When tempos quicken, McPhee is torrential, pouring out deeply contoured arabesques of sound; when the tempos slow, he rhapsodizes, pensively soaring over the mournful crags of basses. McPhee never plunges into bathos in the way Ayler did, or amplifies emotions into terrifying grotesqueries. He is far more human-scaled, more intimate than Ayler’s cosmos-spanning evocation of godhead. McPhee’s vocabulary of extended techniques, sounds, and textures is always at the service of a basically lyrical conception. This essential melodicism is one thing that gives his music its human dimension. It’s especially evident on “Going Home,” which ends the first disc, and the unaccompanied “Ol’ Man River,” which starts the second disc.
The first concert, from Le Mans, is primarily taken up by a sprawling hour-long improvisation during which the quintet explores its sonic potential. Rather than delve into one area in depth, they test different possibilities, letting curiosity and the music take them where they will. The search is the structure, and the knitting together of sound and feeling the content. There’s a rambling quality to it, with many peak moments to make up for the occasional less fruitful ones. The second concert, recorded 18 days later in Nantes, contains the album’s highlight, a tightly focused 24-minute improvisation, “Angels and Other Aliens.” The shorter length works in its favor, and the group improvises a clear narrative arc. There’s a keen sense of everyone working together and a relaxed rapport among the players that is always the hallmark of a McPhee group.
Profound Sound Trio
Paul Dunmall’s recent success in the US has been understandable cause for celebration back in Blighty, much of the press has overlooked the fact that as a younger man the saxophonist spent some time Stateside, working with Johnny ‘Guitar’ Watson, Alice Coltrane and others, this long before he made an impact at home with Spirit Level and Mujician on the jazz/improv front and with an array of folk-tinged projects. Persistence has paid off. For years, Dunmall released a steady stream of work on his own Duns Limited Editions CD-R imprint, documenting a confident appropriation of the saxophone family, clarinets and bagpipes. Now there’s sufficient international awareness of his talents to guarantee steady label interest.
Grimes’s subsequent flurries on fiddle during ‘Beyonder’ and the encore make you wish he’d been carrying it during his time with Ayler, who incorporated strings into Fire Music more effectively than he’s often given credit for; there’s also the unworthy thought that Ornette has been doubling on violin for years without ever sounding this convincing. ‘Beyonder’ runs to a delightful false ending, then the Profound Sound Trio is called back for the scorching ‘Futurity’, which is much larkier (check out Dunmall’s ‘quotes’ and catcalls) than its high-octane delivery might immediately suggest. The guys seemed to have as good a time as the crowd. Let’s hope it’s a regular association.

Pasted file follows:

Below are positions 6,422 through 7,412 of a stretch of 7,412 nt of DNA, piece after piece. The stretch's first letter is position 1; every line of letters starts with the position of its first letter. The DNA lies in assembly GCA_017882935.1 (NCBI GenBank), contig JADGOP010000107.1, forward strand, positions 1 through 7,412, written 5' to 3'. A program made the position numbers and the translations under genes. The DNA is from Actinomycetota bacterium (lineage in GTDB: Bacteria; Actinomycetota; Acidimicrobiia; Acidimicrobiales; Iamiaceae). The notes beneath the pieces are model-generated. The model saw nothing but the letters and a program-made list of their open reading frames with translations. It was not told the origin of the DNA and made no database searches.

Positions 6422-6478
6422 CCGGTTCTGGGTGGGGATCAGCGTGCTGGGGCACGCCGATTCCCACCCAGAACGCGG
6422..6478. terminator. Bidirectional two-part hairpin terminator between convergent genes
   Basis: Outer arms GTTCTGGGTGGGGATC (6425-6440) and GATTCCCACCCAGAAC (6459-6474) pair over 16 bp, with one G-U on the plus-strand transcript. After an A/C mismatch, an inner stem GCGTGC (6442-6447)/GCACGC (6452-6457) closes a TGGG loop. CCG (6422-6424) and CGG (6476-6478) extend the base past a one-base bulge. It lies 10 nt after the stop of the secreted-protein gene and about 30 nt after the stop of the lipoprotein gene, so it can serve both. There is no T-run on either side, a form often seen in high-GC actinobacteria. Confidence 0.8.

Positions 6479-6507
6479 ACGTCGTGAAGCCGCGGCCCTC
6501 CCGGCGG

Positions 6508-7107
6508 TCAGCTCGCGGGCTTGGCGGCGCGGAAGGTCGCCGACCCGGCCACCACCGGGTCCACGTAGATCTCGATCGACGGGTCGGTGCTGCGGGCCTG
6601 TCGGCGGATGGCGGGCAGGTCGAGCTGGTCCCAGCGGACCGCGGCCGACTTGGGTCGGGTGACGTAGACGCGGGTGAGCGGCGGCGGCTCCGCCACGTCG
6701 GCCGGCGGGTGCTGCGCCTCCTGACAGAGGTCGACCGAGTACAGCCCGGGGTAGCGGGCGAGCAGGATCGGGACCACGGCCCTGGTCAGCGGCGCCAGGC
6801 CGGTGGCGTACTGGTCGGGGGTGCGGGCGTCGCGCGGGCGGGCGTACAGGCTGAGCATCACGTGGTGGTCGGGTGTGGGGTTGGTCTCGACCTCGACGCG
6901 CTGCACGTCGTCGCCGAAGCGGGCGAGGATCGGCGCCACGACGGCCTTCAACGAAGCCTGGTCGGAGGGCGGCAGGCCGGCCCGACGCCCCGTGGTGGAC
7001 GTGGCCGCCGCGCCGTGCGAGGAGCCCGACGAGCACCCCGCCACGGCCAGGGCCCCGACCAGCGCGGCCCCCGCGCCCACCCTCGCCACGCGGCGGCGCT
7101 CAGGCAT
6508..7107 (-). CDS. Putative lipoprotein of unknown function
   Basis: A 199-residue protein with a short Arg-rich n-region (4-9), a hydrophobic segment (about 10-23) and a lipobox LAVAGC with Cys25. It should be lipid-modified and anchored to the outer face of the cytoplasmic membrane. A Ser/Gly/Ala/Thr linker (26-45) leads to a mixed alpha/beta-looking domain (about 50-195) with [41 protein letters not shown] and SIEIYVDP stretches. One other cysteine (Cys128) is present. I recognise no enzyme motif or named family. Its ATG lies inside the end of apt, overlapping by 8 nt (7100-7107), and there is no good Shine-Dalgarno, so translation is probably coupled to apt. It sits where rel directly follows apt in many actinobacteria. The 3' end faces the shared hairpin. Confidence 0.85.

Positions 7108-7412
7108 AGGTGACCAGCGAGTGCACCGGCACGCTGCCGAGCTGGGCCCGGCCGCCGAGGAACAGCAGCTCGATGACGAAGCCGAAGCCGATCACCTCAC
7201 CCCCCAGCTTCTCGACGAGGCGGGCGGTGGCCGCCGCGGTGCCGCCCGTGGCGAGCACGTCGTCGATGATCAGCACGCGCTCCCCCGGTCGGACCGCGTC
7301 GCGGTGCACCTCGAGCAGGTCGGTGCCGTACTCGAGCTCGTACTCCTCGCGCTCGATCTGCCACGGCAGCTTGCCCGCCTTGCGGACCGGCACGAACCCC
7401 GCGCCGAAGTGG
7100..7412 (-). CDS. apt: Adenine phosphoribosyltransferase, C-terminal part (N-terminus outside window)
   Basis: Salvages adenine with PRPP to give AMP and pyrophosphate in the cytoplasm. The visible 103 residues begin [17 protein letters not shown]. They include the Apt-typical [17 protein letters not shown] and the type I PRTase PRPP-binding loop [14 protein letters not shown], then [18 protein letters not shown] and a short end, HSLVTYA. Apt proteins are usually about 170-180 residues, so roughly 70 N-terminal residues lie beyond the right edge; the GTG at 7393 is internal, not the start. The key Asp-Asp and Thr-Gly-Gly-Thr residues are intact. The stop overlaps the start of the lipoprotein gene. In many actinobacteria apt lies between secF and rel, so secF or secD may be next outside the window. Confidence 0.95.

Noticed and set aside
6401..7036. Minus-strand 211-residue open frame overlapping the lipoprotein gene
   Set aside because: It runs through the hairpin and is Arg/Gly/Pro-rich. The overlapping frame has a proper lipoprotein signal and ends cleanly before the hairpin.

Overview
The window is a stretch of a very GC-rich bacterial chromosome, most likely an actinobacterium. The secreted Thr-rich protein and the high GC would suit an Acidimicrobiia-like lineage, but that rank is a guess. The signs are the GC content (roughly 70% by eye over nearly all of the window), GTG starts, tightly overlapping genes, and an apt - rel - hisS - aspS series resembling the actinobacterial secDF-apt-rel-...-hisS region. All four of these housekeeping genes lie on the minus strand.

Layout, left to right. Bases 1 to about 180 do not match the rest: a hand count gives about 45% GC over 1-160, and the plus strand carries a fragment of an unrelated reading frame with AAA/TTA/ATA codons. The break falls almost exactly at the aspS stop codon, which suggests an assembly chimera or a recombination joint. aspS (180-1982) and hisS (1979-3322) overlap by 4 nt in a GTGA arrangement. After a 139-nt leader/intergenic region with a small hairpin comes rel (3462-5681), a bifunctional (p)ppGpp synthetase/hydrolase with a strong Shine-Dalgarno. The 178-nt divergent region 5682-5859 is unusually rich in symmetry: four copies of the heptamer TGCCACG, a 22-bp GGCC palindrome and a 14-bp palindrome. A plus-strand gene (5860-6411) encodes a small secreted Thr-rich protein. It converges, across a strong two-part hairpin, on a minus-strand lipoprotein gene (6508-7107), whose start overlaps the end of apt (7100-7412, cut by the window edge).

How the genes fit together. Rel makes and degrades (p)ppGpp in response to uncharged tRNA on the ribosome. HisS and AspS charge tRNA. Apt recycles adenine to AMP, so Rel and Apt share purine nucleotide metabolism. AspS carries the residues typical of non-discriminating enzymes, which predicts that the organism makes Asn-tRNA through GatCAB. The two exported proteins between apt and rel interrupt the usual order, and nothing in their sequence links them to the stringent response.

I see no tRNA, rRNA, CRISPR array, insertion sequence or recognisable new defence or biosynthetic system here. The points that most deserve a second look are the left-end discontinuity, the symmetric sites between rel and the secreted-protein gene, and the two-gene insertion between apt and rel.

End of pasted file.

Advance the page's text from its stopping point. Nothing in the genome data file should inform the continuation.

Michael Snow + Alan Licht + Aki Onda
This CD consists of two pieces by one of the more unusual improvising ensembles extant. The first piece, the 33-minute “Allorolla” was recorded at FIMAV (Festival international de musique actuelle de Victoriaville) in 2007; the 15-minute “Doo Rain” was recorded in concert in Toronto in 2006. Alan Licht and Aki Onda work regularly as a duo and have previously recorded together. Licht is a versatile and creative guitarist, combining both a strong linear sense and an ability to build densely layered electronic textures; Onda is an extraordinarily original musician, the one whose medium makes the group genuinely mysterious. Using cassette tapes as his fundamental instrument, he transfers them repeatedly until tape and signal degrade into often unpredictable and indecipherable transformations of concrete elements with which he improvises. Michael Snow often joins them and his particular mix of skills both complements and expands this work. Snow will turn 80 this year and it’s likely his international reputation rests primarily on his work as a filmmaker and sculptor. He is, however, a remarkable improviser. Like the late Hal Russell, a musician of the same generation, Snow has improvised over an extraordinary range of contexts. Strongly influenced as a pianist by Jimmy Yancey, he worked regularly in Dixieland in the early ‘50s, and he’s been involved in free improvisation since the 1960s. Like Russell, he’s an intrepid improviser, the free radical in the chemistry set, and here he manages to span the improvising range of his much younger partners, whether it’s developing an orchestral voice at acoustic piano, matching electronic lines and textures with an analogue CAT synthesizer or amplifying a radio to match the verbi-vocal elements among Onda’s taped messages.